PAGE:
Autoimmunity to Protective Molecules: Is it the Perpetuum Mobile (Vicious Cycle) of Autoimmune Rheumatic Diseases?

Martine Szyper Kravitz; Yehuda Shoenfeld


Nat Clin Pract Rheumatol. 2006;2(9):481-490. 

In This Article

Summary and Introduction

Apoptotic defects and impaired clearance of cellular debris are considered key events in the development of autoimmunity, as they can contribute to autoantigen overload and might be involved in the initiation of an autoimmune response. The C1q protein and mannose-binding lectin are activators of the complement system. The pentraxins are a group of highly conserved proteins including the short pentraxins, C-reactive protein and serum amyloid P, and the long pentraxin family member, pentraxin 3, all of which are involved in innate immunity and in acute-phase responses. In addition to their role in innate immunity and inflammation, each of these proteins participates in the removal of damaged and apoptotic cells. In this article, we discuss the clinical significance of different levels of these proteins, their role in the induction of or protection against autoimmunity, and the presence of specific autoantibodies against them in various autoimmune diseases.

Autoimmunity is characterized by systemic inflammation and the production of a multiplicity of autoantibodies.[1] Although the mechanisms that lead to the induction of such autoantibodies have not been established, evidence suggests that apoptotic cells provide autoantigens that serve as targets for the adaptive immune response.[2] During apoptosis, caspase activity leads to fragmentation of the nucleus and the redistribution of nuclear fragments to blebs on the cell surface. Some of these blebs are shed as apoptotic bodies. Cellular autoantigens that normally reside on the inside of the cell flip to the outside of the cell membrane, thus becoming exposed to components of the immune system. An additional mechanism by which this exposure of intracellular antigens can occur is via the transport of intracellular nucleoproteins to the cell-surface blebs during apoptosis.[3] These nuclear events provide important steps for antigen selection[4] and, if disrupted, can lead to impaired clearance of cellular and nuclear debris, thus contributing to autoantigen overload; in susceptible individuals, this process might initiate and maintain an autoimmune response.[4,5]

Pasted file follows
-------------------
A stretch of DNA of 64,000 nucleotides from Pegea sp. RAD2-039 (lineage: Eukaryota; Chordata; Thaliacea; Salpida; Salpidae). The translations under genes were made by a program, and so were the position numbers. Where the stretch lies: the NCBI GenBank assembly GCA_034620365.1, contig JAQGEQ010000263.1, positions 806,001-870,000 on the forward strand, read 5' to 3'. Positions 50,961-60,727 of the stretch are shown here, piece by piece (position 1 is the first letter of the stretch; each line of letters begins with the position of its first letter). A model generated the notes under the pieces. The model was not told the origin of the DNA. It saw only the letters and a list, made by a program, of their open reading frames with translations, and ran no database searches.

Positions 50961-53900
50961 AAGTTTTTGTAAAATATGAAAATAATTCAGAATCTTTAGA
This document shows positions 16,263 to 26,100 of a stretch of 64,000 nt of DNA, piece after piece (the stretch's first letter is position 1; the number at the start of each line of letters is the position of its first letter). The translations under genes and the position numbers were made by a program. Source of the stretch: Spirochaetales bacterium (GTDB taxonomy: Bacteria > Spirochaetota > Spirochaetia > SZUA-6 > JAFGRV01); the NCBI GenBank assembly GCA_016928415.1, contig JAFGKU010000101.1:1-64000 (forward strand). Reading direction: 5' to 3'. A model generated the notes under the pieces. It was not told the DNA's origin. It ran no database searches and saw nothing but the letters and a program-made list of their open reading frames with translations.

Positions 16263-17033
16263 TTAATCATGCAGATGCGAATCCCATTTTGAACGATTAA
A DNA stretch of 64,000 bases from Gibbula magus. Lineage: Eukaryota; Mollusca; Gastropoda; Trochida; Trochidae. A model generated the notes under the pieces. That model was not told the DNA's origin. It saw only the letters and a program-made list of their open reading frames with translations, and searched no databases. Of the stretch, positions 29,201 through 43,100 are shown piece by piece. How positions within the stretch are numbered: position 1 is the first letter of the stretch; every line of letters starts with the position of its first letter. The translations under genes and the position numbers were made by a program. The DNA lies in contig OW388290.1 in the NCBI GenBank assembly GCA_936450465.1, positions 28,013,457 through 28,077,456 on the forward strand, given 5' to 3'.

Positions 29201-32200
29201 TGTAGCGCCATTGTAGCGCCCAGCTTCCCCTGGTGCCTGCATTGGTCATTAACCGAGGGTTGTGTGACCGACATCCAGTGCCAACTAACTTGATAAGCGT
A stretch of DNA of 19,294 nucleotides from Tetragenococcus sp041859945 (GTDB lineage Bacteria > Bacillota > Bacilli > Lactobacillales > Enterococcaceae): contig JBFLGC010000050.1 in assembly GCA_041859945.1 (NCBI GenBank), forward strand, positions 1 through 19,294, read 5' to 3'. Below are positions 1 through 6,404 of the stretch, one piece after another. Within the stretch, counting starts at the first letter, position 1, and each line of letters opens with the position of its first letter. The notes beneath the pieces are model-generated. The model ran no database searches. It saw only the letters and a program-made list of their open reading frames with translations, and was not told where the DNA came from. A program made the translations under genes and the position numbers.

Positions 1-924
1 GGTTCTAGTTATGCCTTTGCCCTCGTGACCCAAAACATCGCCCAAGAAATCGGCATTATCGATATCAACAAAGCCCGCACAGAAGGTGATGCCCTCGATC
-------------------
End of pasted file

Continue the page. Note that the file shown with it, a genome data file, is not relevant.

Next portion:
Several pattern-recognition molecules belonging to the innate immune response participate in the clearance of apoptotic cells. These molecules recognize microbial pathogens, activate complement, bind to apoptotic blebs, and stimulate uptake by phagocytes.[6,7,8,9,10,11] Among them are the collectins C1q[7] and mannose-binding lectin,[8] the pentraxins C-reactive protein (CRP)[9] and serum amyloid P (SAP) component,[10] and the pentraxin-related protein pentraxin 3 (PTX3).[11] As these molecules have a central role in acute-phase reactions, inflammation and apoptosis, a deficiency of any of them could disrupt processes of immunity and autoimmunity. To understand the possible roles of these proteins in autoimmunity, we have reviewed their prevalence, actions and clinical significance in several autoimmune conditions.


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